England can be content, if not totally thrilled with their nights work as they overcame African Nations Cup winners Egypt 3-1 after a second-half resurgence at Wembley.
Mohammed Zidan steered the visitors ahead mid-way through the first half after a slip by Matthew Upson, but a brace by substitute Peter Crouch and a fumbled Shaun Wright-Phillips strike saw England home.
England took the field in their new away strip; partly resembling the shirt worn by the countries World Cup winning team of 1966, but for nearly an hour that was the only parallel onlookers could draw between the home team, and that side from yesteryear, as an efficient Egyptian side controlled the early stages.
Fabio Capello gave plenty of answers to his intentions for his starting eleven at the World Cup finals this summer with his selection, with Robert Green starting in goal at the expense of David James and Joe Hart.
Given James’ age you have to wonder why he’s being selected at all for the squad if he’s not first choice, and in this friendly environment not giving Hart some much needed experience is an oversight, but it further maintains that the West Ham keeper is No.1 for the foreseeable future, and is unlikely to budge.
Leighton Baines seems to have won the battle at left-back over Stephen Warnock, but it again seemed strange that with such a dilemma in that position, with or with Ashley Cole, that the Aston Villa left back wasn’t given a run-out in the closing stages.
In mid-field Theo Walcott was preferred to both James Milner and Shaun Wright-Phillips, but in truth the performance of Walcott left a lot to be desired and his place in the squad for South Africa is under serious jeopardy, not just because of his own inept display, but because of the encouraging showing by Wright-Phillips.
He may not be first choice for his club Manchester City, but his performance on Wednesday night, which included a goal and an assist of Crouch’s second, was enough to suggest that he’ll be majorly considered for this summer.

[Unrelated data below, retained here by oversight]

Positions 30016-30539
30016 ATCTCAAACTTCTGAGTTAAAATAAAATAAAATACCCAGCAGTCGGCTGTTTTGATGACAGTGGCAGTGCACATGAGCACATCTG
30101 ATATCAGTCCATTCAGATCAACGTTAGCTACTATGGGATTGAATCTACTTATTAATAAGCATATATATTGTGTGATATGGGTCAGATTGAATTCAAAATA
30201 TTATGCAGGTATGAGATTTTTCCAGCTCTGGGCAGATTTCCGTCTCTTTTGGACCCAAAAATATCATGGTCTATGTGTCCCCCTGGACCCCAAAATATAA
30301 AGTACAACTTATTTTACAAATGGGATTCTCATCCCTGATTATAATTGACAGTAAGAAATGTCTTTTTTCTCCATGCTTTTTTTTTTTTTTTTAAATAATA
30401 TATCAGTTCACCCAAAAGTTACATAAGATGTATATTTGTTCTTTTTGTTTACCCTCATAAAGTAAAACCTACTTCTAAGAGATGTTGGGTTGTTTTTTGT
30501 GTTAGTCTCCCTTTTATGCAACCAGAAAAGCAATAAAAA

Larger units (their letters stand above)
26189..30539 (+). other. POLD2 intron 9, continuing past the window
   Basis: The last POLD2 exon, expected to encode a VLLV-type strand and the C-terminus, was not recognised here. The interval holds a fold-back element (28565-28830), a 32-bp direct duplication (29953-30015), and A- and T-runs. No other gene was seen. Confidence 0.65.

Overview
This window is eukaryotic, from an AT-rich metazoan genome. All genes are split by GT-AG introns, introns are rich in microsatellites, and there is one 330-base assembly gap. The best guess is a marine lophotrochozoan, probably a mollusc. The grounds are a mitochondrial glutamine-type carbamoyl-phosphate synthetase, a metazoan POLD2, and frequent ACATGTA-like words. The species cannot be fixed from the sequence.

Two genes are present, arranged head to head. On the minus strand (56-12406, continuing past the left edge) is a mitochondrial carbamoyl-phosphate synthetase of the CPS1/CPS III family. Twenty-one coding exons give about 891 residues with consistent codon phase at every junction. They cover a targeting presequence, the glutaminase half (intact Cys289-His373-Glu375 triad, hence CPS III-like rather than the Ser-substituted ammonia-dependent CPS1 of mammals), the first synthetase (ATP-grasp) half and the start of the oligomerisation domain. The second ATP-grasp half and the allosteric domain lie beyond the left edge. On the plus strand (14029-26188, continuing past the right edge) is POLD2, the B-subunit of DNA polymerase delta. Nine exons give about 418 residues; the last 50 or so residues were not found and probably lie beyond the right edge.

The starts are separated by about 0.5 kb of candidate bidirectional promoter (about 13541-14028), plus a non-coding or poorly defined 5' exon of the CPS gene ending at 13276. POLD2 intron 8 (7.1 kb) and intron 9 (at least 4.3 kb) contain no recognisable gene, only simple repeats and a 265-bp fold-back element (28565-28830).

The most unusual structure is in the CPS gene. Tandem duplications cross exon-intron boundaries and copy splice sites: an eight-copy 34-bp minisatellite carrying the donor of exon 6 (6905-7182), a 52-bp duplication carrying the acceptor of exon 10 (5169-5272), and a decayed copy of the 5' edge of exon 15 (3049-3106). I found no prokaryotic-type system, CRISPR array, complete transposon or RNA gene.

Up-front Jermaine Defoe partnered Wayne Rooney, and as on so many occasions without Emile Heskey, Rooney looked distinctly quiet in his national colors, if Capello learned anything from Defoe’s performance it was that he doesn’t bring the best out of England’s talisman.
The central two of Garth Barry and Frank Lampard can be happy with their night’s work, safe in the knowledge they’re assured a starting role in South Africa, and maybe even Michael Carrick can starting packing his bags as well after an assured performance.
Steven Gerrard however still looks a bit lost in an England shirt, and Baines’ unwillingness to get forward, understandable on his debut, meant England were hopelessly narrow at times- Ashley Cole is unlikely to be as reserved when fit though.
Gerrard took the captaincy in place of the injured Rio Ferdinand, but it was the circus surrounding England’s former skipper John Terry that intensified again as the Wembley crowd booed and jeered the Chelsea player.
I understand that having paid up to £40 for a ticket to Wednesday nights match the crowd are permitted to make their feelings heard, however maybe they should try cheering on a player who, when on form is crucial to England hopes at regaining the World Cup, rather than booing one of their own. It was frankly pathetic.
Along with Capello overlooking Hart and Warnock, he refused to given Stuart Downing a run-out, while Carlton Cole was given just five minutes to impress.
Both players have been out of action for some time, and are far from assured a place in the final 23-man squad and for them to be given scant reward for their encouraging league form must have been disappointing.
The Italian will name his provisional squad for the finals on 16th May, so opportunities to impress are few and far between. The jostling for position starts now.